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Hyperion Records

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The Battle of Lenore, or 'The Dead Go Fast' (1839) by Horace Vernet (1789-1863)
Musée des Beaux-Arts, Nantes / Bridgeman Art Library, London
Track(s) taken from CDA67218
Recording details: August 2000
Henry Wood Hall, London, United Kingdom
Produced by Andrew Keener
Engineered by Tony Faulkner
Release date: June 2001
Total duration: 8 minutes 40 seconds

'Marc-André Hamelin puts us further in his debt with another superbly played disc of Alkan … [the Symphony’s] big-boned, exorbitantly taxing writing draws appropriately stunning pianism from Hamelin' (BBC Music Magazine)

'Hamelin has no equal as an interpreter of Alkan; he inhabits the overheated world of this strange proto-Lisztian figure with a completeness that combines a total mastery of its fearsome technical challenges with an innate understanding of its sometimes elusive emotional content' (The Guardian)

'This quite exceptional recording confirms Marc-André Hamelin as the greatest living exponent of Alkan’s music … spontaneous, inspirational playing in which the architecture of each work, phrasing, astonishing accuracy and articulation, and the full use of the tonal resources of the instrument combine to illuminate these extravagant scores as never before' (International Record Review)

'Ear-boggling … Another self-recommending discographic coup. What next? I'm all ears' (Fanfare, USA)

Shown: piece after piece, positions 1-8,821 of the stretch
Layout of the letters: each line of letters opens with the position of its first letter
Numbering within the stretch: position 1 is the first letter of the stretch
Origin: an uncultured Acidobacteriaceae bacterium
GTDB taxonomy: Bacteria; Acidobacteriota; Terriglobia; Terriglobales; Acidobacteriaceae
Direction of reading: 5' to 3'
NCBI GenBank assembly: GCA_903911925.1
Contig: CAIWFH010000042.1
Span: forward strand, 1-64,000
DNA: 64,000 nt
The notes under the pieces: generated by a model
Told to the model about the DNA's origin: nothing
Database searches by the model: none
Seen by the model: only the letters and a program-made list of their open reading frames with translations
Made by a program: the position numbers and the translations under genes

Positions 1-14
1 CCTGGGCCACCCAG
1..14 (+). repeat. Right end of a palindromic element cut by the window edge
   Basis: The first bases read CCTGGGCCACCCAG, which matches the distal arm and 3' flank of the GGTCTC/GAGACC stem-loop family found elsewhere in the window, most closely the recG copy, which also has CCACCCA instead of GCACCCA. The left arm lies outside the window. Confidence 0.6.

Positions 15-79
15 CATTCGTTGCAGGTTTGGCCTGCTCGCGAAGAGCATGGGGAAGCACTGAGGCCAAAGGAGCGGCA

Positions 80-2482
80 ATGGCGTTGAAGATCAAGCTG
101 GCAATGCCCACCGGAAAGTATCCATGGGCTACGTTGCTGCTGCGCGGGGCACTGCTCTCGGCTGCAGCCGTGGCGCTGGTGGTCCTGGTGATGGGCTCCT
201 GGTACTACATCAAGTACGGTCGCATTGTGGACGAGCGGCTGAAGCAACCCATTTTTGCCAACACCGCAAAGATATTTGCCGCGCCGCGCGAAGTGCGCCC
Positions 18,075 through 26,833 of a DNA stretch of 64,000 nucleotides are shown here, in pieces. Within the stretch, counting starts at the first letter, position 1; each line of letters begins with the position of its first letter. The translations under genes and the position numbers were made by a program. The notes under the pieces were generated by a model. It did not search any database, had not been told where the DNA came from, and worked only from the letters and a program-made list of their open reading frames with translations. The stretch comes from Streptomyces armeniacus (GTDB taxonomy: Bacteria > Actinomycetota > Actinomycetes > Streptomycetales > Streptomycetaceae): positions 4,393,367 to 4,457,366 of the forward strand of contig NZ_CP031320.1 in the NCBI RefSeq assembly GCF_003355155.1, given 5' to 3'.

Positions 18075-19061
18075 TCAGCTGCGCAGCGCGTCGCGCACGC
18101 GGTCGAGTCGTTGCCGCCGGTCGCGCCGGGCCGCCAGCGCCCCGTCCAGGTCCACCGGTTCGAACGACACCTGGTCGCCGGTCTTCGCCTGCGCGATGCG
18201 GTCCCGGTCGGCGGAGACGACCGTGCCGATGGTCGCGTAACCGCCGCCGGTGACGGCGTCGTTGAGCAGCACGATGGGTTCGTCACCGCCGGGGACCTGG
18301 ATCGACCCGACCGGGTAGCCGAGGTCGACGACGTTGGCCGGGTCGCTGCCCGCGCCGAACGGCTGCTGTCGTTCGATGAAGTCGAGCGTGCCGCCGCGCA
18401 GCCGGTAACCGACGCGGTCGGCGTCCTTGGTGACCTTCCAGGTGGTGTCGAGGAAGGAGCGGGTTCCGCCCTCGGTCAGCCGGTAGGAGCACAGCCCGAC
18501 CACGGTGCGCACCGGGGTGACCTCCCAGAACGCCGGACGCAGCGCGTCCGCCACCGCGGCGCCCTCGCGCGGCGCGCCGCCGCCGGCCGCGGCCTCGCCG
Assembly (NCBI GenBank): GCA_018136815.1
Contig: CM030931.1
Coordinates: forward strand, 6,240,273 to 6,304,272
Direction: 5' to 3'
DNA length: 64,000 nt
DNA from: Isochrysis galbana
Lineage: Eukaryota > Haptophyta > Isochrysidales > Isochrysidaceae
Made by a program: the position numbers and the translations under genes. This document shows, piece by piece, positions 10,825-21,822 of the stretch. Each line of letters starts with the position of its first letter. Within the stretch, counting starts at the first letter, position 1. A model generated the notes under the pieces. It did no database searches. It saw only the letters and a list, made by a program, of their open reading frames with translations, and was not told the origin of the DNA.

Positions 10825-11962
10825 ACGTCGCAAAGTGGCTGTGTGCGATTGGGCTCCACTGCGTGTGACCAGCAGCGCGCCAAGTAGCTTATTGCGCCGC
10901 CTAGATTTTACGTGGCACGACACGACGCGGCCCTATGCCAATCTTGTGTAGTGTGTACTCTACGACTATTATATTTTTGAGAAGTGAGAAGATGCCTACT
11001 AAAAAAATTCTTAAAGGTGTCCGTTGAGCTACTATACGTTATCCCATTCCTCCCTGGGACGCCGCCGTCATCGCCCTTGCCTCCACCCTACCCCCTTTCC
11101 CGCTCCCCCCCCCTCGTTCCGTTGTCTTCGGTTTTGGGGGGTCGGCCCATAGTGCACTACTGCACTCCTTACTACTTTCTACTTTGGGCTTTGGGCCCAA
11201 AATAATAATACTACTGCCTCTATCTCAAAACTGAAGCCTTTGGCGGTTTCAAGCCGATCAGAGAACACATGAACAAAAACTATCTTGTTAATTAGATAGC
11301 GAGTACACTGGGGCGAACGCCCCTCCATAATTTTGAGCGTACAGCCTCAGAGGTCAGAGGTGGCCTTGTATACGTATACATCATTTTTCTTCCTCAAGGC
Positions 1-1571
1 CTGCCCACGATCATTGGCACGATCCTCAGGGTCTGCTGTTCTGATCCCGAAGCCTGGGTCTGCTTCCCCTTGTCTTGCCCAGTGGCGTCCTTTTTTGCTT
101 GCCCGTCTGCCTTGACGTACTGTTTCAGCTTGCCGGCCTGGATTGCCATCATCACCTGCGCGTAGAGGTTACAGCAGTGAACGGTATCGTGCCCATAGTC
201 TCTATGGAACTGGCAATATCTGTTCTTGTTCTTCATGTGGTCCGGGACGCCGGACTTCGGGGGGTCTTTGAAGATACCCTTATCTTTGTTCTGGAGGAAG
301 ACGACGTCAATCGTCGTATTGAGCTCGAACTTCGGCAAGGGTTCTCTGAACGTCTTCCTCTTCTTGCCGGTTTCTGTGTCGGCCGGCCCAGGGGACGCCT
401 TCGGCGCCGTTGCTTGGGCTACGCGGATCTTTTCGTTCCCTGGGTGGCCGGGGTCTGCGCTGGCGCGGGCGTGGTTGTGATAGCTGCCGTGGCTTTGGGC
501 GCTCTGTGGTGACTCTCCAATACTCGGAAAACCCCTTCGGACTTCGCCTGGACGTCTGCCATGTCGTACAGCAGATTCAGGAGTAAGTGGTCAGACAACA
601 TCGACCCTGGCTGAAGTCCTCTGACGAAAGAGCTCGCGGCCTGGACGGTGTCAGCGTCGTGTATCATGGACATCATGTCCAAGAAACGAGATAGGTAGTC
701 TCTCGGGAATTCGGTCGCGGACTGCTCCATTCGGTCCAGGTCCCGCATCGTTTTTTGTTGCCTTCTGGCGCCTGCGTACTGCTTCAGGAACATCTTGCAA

'Hamelin’s playing is not only mind-blowingly virtuosic but powerfully ardent and touchingly sensitive to boot. Absolutely not to be missed!' (

Salut, cendre du pauvre!, Op 45
1856; after a poem by Gabriel-Marie-Jean-Baptiste Legouve

Introduction  EnglishFrançaisDeutsch
Salut, cendre du pauvre!, Op 45, is Alkan’s only work to have been published in 1856. It is a paraphrase of a poem by Gabriel-Marie-Jean-Baptiste Legouve (1764–1812) to which it is difficult to assign any clear identity. As with the previous piece, but within a generally calmer musical landscape, several sections create a juxtaposition of contrasting atmospheres. The piece begins with a number of arpeggios and then goes on to introduce a pregnant theme which then filters through the entire work. There follows a page in a much more funereal mood reminiscent of the Marche funèbre (Op 26) with its obsessive throbbing in the left hand. The piece comes to a calm close with big spread chords.

from notes by François Luguenot © 2001
English: Ansy Boothroyd

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